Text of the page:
I’m one of those writers that writes to music.  I prefer atmospheric,  instrumental pieces that catch the ear but also fade into the background, and one of my favorite sub-genres to pick from is video game soundtracks.
Which is why this year’s “Chronicles of Time” has been getting heavy rotation on my writing playlist.  This massive collaboration consists of eighty-one tracks drawn from artists and bands all over the nerd-core and O C remix communities.  A love letter to Yasunori Mitsuda’s soundtrack to the SNES classic “Chrono Trigger,” it spans five discs, a spectrum of genres, and every piece of music in the game.
And the collaborators have brought their A-material.  Tracks from artists like Carless, Mustin, Super Guitar Bros, and XPRTNovice bring an eclectic but polished sound to the collection.  The stylistically diverse covers and remixes bring everything from heavy metal to jazz guitar to dance-club remixes and hip hop to the masterful compositions.
The album is available at chroniclesoftime.net as well as iTunes and Google Play.  All proceeds benefit Doctors Without Borders.  Chronicles of Time is a treat to listen to, and makes great writing music.  I heartily recommend it.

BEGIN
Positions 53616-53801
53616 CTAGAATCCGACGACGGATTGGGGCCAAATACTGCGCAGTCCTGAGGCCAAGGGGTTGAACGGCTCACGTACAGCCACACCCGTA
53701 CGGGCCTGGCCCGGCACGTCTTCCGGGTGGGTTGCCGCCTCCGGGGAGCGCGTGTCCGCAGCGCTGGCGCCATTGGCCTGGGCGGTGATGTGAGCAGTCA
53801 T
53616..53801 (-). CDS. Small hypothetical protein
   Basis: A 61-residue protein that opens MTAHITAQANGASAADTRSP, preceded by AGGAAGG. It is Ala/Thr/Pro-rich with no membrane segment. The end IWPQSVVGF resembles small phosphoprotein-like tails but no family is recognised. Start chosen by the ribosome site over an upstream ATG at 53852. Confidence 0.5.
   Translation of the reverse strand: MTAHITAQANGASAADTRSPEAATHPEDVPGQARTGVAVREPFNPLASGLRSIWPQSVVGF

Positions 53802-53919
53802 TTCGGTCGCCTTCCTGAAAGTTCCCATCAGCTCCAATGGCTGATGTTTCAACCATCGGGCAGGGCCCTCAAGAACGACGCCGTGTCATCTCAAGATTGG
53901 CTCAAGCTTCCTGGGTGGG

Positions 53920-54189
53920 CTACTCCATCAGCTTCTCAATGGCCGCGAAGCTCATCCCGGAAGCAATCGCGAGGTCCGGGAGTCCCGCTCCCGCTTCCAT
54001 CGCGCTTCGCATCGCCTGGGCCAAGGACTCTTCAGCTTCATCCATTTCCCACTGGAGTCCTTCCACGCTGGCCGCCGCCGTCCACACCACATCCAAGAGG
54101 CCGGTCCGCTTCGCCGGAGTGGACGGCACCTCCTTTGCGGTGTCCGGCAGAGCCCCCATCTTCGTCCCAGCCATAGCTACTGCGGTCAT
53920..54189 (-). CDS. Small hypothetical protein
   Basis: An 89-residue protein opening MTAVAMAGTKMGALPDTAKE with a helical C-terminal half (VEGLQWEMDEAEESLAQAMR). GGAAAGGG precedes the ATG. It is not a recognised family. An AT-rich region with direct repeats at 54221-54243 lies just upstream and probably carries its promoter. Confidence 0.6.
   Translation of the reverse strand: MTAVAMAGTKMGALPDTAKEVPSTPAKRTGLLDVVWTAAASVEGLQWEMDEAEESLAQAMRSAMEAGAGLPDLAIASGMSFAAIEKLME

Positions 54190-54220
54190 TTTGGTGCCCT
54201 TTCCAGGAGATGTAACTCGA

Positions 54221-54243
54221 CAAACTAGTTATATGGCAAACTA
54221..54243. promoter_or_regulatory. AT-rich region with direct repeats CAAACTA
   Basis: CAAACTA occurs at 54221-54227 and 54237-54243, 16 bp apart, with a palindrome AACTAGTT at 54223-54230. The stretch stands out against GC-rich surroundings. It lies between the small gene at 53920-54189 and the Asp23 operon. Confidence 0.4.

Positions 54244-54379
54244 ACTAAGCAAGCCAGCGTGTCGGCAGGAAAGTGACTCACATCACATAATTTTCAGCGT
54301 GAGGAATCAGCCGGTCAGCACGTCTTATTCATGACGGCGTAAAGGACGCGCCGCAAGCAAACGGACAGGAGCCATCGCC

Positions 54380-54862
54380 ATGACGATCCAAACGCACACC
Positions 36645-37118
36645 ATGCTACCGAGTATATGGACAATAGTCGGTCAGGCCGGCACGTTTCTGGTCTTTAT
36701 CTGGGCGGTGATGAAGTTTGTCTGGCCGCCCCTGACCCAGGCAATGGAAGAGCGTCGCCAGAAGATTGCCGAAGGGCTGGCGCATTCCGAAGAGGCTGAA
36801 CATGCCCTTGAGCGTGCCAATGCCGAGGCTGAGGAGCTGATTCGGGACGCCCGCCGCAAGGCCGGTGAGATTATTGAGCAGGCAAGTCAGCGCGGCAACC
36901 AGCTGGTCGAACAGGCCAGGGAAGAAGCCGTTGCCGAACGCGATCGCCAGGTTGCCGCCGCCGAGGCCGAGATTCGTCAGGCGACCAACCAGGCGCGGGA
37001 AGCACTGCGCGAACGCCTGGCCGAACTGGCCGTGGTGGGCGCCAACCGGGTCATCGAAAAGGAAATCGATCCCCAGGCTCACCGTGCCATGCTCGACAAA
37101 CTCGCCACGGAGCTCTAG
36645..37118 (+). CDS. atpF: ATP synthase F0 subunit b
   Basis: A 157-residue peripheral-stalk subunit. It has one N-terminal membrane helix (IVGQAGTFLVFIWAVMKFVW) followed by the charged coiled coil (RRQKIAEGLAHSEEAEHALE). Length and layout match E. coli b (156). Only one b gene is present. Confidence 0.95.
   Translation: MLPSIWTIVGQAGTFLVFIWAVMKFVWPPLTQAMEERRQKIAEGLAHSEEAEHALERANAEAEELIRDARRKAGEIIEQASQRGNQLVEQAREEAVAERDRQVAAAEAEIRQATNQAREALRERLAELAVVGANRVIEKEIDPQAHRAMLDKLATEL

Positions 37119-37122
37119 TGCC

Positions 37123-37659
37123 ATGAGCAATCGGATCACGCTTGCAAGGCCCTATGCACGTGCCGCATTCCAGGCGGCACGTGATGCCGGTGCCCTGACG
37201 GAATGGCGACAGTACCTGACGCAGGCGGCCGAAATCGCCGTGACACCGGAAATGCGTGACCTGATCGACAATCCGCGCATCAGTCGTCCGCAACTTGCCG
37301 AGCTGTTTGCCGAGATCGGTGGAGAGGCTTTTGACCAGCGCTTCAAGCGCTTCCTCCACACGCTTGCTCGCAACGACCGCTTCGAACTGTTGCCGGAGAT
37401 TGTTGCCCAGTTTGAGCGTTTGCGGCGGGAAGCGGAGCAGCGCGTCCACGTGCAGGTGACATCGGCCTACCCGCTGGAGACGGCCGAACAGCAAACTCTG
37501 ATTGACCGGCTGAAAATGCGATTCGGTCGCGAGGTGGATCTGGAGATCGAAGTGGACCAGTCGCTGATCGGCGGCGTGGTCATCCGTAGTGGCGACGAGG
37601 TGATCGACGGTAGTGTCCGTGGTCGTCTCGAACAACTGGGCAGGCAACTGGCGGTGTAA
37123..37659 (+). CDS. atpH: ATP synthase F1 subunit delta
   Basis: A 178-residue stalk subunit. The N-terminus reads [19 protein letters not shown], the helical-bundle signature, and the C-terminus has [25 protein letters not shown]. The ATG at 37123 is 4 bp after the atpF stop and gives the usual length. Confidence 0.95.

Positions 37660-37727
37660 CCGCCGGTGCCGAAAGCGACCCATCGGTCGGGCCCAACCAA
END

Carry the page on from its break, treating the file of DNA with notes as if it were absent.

Hugh Likes Video Games: Gone Home

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Gone Home: Console Edition
Created by The Fulbright Company
Played on Playstaton 4

I played “Gone Home” for the first time when it was released on PC.  Unfortunately, my Mac Mini wasn’t quite up to the task of the game’s graphics.  So I was quite pleased to be able to download it as a part of Sony’s Playstation Plus offerings for June of this year.  The span of a few years make this indie game’s 3D modeled mansion a bit less spectacular, but the game’s story and technique remain just as impressive.
The player steps into the first-person shoes of Katie Greenbriar, a college student just returned from a trip to Europe.  She arrives home in the middle of a stormy night to find the house empty, with a message from her younger sister not to come looking for her.